> Hopefully a simple (dumb) question:
Neither, alas. ;-)
> What is a moon, in Gloranthan terms? What is the difference between
> moons, planets and stars?
I've heard Greg say that it may be: planets are masculine, moons are feminine; planets are sunpath objects, moons are southpath objects; moons are "defiant" entities, in some sense. (And no, these definitions aren't consistent with each other, or other known uses of the terms, in all cases.)
> Is there a physical difference: stars are holes in the Dome, planets
> are small suns, and moons are big chunks of rock?
I think different cultures have "equally correct" (or equally correct enough to be getting by with -- I'm not sure I'd care to tangle with the Buseri on this myself, when it gets down to the ability scores) perceptions of the "true nature" of each of these.
> I like the idea that navigators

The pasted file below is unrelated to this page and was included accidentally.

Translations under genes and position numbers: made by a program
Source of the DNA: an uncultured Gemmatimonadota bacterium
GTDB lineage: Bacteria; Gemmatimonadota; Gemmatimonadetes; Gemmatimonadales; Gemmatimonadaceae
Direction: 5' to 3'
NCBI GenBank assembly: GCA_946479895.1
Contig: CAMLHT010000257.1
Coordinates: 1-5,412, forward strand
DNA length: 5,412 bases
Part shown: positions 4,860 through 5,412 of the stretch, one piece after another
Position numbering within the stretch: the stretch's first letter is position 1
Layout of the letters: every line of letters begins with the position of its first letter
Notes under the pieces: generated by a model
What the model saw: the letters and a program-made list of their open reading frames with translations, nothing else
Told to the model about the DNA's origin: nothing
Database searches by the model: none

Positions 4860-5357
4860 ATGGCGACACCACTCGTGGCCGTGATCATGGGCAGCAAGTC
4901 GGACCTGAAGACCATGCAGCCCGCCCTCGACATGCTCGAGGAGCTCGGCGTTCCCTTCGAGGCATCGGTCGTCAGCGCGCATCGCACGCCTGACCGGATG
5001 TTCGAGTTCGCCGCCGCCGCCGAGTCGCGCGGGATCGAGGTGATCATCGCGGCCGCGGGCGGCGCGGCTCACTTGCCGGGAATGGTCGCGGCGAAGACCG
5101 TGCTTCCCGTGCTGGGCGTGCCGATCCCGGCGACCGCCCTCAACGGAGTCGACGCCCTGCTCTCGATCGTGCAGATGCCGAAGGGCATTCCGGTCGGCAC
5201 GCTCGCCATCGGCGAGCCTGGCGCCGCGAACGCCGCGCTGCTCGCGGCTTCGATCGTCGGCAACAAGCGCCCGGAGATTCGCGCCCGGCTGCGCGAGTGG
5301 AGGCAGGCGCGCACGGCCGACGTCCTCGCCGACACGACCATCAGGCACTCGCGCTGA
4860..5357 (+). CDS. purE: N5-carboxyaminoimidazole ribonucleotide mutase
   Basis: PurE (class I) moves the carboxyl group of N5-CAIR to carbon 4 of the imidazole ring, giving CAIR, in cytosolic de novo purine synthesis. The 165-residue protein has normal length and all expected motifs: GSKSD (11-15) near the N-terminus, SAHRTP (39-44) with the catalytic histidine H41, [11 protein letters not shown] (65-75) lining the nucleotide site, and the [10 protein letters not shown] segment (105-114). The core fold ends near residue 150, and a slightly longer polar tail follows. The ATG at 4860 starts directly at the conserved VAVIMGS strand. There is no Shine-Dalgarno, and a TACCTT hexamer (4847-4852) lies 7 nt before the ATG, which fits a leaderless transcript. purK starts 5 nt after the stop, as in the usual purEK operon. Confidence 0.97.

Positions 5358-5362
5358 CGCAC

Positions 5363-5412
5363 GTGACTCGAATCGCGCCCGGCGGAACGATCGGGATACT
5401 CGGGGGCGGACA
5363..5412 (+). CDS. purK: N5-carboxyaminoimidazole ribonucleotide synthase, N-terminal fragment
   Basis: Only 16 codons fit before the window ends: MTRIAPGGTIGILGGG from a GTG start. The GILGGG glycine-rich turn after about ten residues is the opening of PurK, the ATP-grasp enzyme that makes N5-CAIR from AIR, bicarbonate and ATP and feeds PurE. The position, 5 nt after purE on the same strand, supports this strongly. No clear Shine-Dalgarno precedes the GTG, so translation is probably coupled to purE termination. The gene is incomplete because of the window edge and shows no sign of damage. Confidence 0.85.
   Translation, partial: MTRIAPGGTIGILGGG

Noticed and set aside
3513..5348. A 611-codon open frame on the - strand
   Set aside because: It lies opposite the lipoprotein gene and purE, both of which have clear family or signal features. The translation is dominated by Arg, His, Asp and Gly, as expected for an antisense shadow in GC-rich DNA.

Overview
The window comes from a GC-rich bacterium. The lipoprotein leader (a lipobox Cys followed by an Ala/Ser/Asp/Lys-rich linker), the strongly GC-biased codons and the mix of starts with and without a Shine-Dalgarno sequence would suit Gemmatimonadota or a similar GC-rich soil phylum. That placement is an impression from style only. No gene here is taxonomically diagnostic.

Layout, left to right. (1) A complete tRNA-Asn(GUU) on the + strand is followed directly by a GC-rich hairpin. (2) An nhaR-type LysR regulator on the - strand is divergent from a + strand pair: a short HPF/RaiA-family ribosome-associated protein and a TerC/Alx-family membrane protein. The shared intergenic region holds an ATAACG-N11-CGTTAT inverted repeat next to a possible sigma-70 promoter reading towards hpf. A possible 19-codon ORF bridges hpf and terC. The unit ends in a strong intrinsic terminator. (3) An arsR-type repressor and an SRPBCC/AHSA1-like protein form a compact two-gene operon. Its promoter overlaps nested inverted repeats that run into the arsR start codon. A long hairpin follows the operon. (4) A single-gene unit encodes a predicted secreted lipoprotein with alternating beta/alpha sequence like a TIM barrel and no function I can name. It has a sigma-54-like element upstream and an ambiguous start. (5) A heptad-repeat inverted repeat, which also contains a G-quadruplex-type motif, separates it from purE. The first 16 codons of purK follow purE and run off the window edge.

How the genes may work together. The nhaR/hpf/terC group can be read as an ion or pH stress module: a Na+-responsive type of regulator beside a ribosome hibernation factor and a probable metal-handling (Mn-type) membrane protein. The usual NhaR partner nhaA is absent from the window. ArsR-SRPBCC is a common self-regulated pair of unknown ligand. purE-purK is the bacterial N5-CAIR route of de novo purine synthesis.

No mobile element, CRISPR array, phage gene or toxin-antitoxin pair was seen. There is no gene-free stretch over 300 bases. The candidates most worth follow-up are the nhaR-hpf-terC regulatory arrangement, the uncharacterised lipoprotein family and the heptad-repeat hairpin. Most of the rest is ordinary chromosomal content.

> can use the red moon though. Measuring the shift between her and Kalikos
> could help find out if you drift too far east or west when voyaging
> north-south. But it matters that the shift be measurable.
Right, the RM is the most potentially useful object for doing this; notwithstanding the fuzzy area of its apparent distance or observable direction, if it's always seen in the sky in the same direction as the Crater, then that gives one a bearing, sufficient to put you on a known "line".
(As one Great Digest Debate threw up, if you can do this, and find north, _and_ get one other such bearing (say on Magasta's pool, via the dread Tin Compasses, [biggest] *and* [of all] have a sufficiently good map, then you can "triangulate" your position on the lozenge.)
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